By ,
Content Marketing Manager

Get your hiking boots ready!Bay Area Wildflowers - POST

It’s time to get out on the trails and experience one of the best parts of spring in the Bay Area—wildflowers! And, with rain in the forecast again, it looks like this will be another great year for our wildflower displays.

To make it as easy for you to find them, we put together this field guide: Wildflowers of the Bay Area. It will help you easily locate, identify and learn more about 30 of our favorite wildflowers.

For me, learning about a new wildflowers is like making a new friend. Something about knowing a plant’s name and story changes your experience with it and heightens your appreciation.

Like, for example, did you know that sticky monkey flowers actually stick to clothing? Or that Indian paintbrush are parasitic plants that feed on the roots of other plants? Wild, eh? I recently learned these factoids and it’s really changed my perspective.

But let’s get real. Probably the best part about the spring wildflower blooms are those big, showy blankets of flowers where the ground is exploding with color.

Where to find the best wildflower blooms

Our wildflower guide has more information about the timing of the blooms for individual flowers. But here are a few suggestions of where and when to see the best displays of color:

Edgewood Wildflowers - POST

Edgewood County Park

Redwood City


When to visit: 
Late March to mid-April

Where to park: Click here

Where to go: Follow the Clarkia Trail to the Sunset Trail, turn left followed by a quick right on the Serpentine Trail. The serpentine soil in this portion of the preserve boasts some of its best displays of spring flowers.

Preserve information: Click here

Calero County Park Wildflowers - POST

Calero County Park

San Jose


When to visit:
 Late March to mid-April

Where to park: Click here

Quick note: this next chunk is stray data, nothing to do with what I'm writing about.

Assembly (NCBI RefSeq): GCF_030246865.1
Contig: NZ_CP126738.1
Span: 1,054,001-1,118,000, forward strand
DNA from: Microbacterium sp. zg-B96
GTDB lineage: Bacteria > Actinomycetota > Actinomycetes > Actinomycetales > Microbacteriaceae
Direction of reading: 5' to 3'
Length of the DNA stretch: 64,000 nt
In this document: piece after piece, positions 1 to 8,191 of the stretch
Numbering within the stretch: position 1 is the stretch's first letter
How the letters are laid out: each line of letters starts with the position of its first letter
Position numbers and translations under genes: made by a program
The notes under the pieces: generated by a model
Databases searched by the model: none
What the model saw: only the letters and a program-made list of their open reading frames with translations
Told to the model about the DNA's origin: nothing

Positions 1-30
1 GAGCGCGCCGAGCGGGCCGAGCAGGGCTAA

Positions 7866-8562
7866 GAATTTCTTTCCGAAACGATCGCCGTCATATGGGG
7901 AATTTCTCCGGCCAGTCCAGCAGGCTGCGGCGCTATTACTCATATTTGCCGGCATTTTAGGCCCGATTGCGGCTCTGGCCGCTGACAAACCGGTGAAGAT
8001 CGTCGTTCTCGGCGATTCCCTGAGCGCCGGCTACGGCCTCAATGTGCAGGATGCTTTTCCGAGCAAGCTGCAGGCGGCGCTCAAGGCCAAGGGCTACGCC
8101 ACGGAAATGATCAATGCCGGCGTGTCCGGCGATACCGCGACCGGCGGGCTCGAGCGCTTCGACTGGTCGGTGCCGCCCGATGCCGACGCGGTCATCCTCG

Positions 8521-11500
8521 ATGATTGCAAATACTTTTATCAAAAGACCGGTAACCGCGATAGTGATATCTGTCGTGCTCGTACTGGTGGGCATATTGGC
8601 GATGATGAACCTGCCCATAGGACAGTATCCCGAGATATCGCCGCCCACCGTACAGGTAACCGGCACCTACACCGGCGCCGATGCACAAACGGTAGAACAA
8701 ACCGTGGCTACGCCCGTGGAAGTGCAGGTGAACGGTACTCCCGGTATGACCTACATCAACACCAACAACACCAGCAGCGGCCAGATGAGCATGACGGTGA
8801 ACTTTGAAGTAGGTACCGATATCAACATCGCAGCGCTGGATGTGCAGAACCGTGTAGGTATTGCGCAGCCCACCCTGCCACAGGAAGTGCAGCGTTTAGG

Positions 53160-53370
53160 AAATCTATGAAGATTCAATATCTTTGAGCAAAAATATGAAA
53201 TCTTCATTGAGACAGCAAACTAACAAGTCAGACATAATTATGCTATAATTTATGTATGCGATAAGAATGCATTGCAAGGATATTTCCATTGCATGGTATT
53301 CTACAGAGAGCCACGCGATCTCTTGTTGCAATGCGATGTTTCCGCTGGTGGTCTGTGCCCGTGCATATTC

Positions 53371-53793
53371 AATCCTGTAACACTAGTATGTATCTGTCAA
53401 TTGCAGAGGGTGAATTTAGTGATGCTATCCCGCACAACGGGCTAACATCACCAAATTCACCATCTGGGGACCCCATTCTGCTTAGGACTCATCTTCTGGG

Where to go: Follow the Los Cerritos Trail, turn left on the Peña Trail to the junction with the Serpentine Loop Trail. Follow this loop trail around a large outcropping of serpentine soil before retracing your steps to the parking area.

Preserve information: Click here

Pulgas Ridge - POST

Pulgas Ridge Open Space Preserve

Redwood City


When to visit: 
Late March to mid-April

Where to park: Click here

Where to go: Follow the Blue Oaks Trail to the Hassler Loop Trail where there is large off-leash dog area.  Wildflowers abound throughout this preserve and this loop trail take you right through the center of it all. This preserve also has an easy access trail suitable for wheelchairs (see the trail map for more information).

Preserve information: Click here

Coyote Valley OSP

Coyote Valley Open Space Preserve

Morgan Hill


When to visit: 
Late March to mid-April

Where to park: Click here

Where to go: Follow the Arrowhead Loop Trail around the perimeter of the preserve. If a shorter hike is desired, walking out and and back to the southern vista area will also take you through wildflower territory.

Preserve information: Click here

                                 

Download our Wildflower Guide:

30 Bay Area Wildflowers and Where to Find Them

Bay Area Wildflowers - POST

Can't see the form? Please click here for a simplified version.

Photo credits:  Edgewood bloom, Tom Hilton, 2016 (CC); Calero bloom, Philip Bouchard, 2012 (CC)

About Post

Peninsula Open Space Trust (POST) protects open space on the Peninsula and in the South Bay for the benefit of all. Since its founding in 1977, POST has been responsible for saving more than 77,000 acres as permanently protected land in San Mateo, Santa Clara and Santa Cruz counties. Learn more

Scroll to top